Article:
“We have played there many times. Last year we made 10 trips to Europe; we’ve been to Groningen alone seven times now. At the end of the day you’ve got to go where things are happening – and for us that’s Holland.

“Despite our best intentions, in the UK we haven’t quite managed to get out there. But we have now got our foot in the door and hopefully things will roll along nicely for us. It’s a tangible step and it’s great to have some weight behind us.”

The new album, Murmurations, is due out in the spring, with a third to follow close on its heels.

“We’ve already got the best part of another album,” he says. “So my intention is to get it made in rapid time.

“It has been a long slog.”

He is not exaggerating. In many ways it’s a miracle they are still here. Since the release of their highly-acclaimed debut album Last of the Charanguistas (a former Editor’s Choice in Rolling Stone magazine), the band lost its rhythm section – the hugely talented Rowland Prytherch and Stefan Hamilton. “In the past two years we’ve had some dramatic changes which would have made a lot of other bands fold,” he sighs. “It really hits you when people leave – and our bass and drums left almost simultaneously.”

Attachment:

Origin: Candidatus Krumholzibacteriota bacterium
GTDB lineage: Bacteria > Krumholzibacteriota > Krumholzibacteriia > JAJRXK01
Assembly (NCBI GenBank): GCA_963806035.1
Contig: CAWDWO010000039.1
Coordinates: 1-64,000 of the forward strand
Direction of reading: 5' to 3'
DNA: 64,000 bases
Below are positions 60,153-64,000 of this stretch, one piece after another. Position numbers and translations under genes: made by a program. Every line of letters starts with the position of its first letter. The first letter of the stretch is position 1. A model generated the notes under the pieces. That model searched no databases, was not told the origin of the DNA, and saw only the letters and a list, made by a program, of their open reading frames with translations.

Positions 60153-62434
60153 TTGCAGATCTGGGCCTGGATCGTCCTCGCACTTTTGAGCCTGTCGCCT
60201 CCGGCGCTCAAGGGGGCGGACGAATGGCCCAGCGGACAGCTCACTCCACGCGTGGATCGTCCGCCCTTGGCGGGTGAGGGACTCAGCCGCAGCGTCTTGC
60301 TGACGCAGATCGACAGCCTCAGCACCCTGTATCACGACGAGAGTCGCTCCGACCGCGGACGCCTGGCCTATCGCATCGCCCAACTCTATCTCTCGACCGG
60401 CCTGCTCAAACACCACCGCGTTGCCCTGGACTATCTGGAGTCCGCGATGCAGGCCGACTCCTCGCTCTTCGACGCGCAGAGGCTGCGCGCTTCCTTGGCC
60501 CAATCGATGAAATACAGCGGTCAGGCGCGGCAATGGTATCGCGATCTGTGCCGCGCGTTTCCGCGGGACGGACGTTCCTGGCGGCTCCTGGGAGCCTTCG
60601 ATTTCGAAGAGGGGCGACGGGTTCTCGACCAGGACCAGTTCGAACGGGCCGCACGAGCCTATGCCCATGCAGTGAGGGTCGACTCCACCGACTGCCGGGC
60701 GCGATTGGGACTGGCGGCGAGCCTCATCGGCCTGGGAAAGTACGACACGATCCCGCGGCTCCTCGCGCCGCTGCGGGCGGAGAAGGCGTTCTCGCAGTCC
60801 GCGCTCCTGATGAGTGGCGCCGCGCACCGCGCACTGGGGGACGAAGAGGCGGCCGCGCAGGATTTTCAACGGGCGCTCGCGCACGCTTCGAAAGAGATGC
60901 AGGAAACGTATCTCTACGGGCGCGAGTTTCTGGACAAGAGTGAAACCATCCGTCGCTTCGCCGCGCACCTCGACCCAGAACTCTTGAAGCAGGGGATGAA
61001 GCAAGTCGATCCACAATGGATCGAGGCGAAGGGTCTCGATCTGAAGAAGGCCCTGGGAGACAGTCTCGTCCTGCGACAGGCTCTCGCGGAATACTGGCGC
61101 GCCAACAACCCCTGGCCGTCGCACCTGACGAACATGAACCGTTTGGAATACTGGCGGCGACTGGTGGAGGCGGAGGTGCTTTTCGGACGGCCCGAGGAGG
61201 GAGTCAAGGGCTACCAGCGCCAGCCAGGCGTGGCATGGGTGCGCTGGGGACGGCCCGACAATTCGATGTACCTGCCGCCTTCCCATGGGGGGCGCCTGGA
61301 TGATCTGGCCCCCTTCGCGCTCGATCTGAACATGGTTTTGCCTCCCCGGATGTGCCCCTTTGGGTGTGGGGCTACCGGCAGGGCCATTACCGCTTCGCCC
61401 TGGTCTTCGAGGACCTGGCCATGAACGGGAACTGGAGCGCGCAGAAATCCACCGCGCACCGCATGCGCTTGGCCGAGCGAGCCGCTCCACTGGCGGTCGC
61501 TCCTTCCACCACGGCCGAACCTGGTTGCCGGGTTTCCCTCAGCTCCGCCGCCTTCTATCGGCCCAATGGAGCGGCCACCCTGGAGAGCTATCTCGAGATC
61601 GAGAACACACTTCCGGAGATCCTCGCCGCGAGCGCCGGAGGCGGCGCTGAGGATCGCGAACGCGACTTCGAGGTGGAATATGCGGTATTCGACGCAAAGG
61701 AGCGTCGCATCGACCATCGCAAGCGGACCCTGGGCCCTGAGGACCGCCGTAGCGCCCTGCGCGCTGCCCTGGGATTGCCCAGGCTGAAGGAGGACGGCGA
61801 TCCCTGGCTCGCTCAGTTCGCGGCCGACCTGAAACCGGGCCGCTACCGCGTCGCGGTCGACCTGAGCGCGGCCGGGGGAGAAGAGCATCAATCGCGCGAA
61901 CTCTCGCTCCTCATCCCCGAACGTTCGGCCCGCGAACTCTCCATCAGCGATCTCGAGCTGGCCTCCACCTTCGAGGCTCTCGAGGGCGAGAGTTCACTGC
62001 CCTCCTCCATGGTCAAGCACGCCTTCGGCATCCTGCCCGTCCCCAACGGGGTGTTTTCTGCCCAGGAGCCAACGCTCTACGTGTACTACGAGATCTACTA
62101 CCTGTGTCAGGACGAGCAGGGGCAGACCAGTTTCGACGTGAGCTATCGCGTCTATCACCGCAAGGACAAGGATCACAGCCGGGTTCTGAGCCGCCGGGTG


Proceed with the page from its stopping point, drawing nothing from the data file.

Olly, Jon and keyboard player and producer Sebastian Reynolds (himself currently making waves with the band Flights of Helios alongside singer Chris Beard), tried to carry on without them, either with the help of guests, or by struggling along as a three-piece.

“I was determined to get this album out,” he says. “It was like a monkey on my back. For a while I thought it would be too much hassle to find anyone new, with too much emotional risk involved. “But we lost power without drums and bass and I knew we could only keep on going by finding replacements.”

Salvation came in the shape drummer Tommy Longfellow, formerly of Sextodecimo, and bass player Humphrey Astley, better known as part of Huck and the Handsome Fee.

“As much as having people leave sets you back, having new people involved pulls you forward. We have treated it as a creative opportunity rather than just a setback,” says Olly. “We are in a good place.”